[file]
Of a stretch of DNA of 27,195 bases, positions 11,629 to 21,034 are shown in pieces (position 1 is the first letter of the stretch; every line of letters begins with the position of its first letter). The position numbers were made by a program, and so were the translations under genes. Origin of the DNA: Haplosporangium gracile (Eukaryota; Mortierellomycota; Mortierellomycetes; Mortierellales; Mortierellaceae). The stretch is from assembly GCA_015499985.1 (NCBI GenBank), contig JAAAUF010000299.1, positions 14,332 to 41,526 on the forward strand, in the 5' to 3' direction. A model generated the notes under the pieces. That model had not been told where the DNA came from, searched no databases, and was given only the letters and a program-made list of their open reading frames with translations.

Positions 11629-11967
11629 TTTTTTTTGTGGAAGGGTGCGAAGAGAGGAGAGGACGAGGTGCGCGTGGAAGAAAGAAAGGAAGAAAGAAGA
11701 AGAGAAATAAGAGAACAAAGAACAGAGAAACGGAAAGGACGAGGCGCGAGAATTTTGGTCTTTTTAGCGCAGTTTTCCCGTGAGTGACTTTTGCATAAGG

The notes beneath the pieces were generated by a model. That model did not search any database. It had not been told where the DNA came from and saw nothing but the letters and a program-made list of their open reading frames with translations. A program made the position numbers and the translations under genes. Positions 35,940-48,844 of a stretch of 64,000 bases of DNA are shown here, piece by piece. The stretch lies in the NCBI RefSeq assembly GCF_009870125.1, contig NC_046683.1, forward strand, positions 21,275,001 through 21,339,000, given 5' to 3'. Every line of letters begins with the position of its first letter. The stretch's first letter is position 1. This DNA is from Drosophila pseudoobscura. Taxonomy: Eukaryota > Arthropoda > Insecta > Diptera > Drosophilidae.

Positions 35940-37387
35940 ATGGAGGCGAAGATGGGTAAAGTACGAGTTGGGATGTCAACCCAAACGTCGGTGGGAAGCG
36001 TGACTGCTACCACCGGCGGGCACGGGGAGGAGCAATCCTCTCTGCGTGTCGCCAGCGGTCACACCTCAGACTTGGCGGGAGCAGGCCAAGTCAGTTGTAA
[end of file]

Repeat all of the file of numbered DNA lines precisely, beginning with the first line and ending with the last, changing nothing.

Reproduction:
Of a stretch of DNA of 27,195 bases, positions 11,629 to 21,034 are shown in pieces (position 1 is the first letter of the stretch; every line of letters begins with the position of its first letter). The position numbers were made by a program, and so were the translations under genes. Origin of the DNA: Haplosporangium gracile (Eukaryota; Mortierellomycota; Mortierellomycetes; Mortierellales; Mortierellaceae). The stretch is from assembly GCA_015499985.1 (NCBI GenBank), contig JAAAUF010000299.1, positions 14,332 to 41,526 on the forward strand, in the 5' to 3' direction. A model generated the notes under the pieces. That model had not been told where the DNA came from, searched no databases, and was given only the letters and a program-made list of their open reading frames with translations.

Positions 11629-11967
11629 TTTTTTTTGTGGAAGGGTGCGAAGAGAGGAGAGGACGAGGTGCGCGTGGAAGAAAGAAAGGAAGAAAGAAGA
11701 AGAGAAATAAGAGAACAAAGAACAGAGAAACGGAAAGGACGAGGCGCGAGAATTTTGGTCTTTTTAGCGCAGTTTTCCCGTGAGTGACTTTTGCATAAGG

The notes beneath the pieces were generated by a model. That model did not search any database. It had not been told where the DNA came from and saw nothing but the letters and a program-made list of their open reading frames with translations. A program made the position numbers and the translations under genes. Positions 35,940-48,844 of a stretch of 64,000 bases of DNA are shown here, piece by piece. The stretch lies in the NCBI RefSeq assembly GCF_009870125.1, contig NC_046683.1, forward strand, positions 21,275,001 through 21,339,000, given 5' to 3'. Every line of letters begins with the position of its first letter. The stretch's first letter is position 1. This DNA is from Drosophila pseudoobscura. Taxonomy: Eukaryota > Arthropoda > Insecta > Diptera > Drosophilidae.

Positions 35940-37387
35940 ATGGAGGCGAAGATGGGTAAAGTACGAGTTGGGATGTCAACCCAAACGTCGGTGGGAAGCG
36001 TGACTGCTACCACCGGCGGGCACGGGGAGGAGCAATCCTCTCTGCGTGTCGCCAGCGGTCACACCTCAGACTTGGCGGGAGCAGGCCAAGTCAGTTGTAA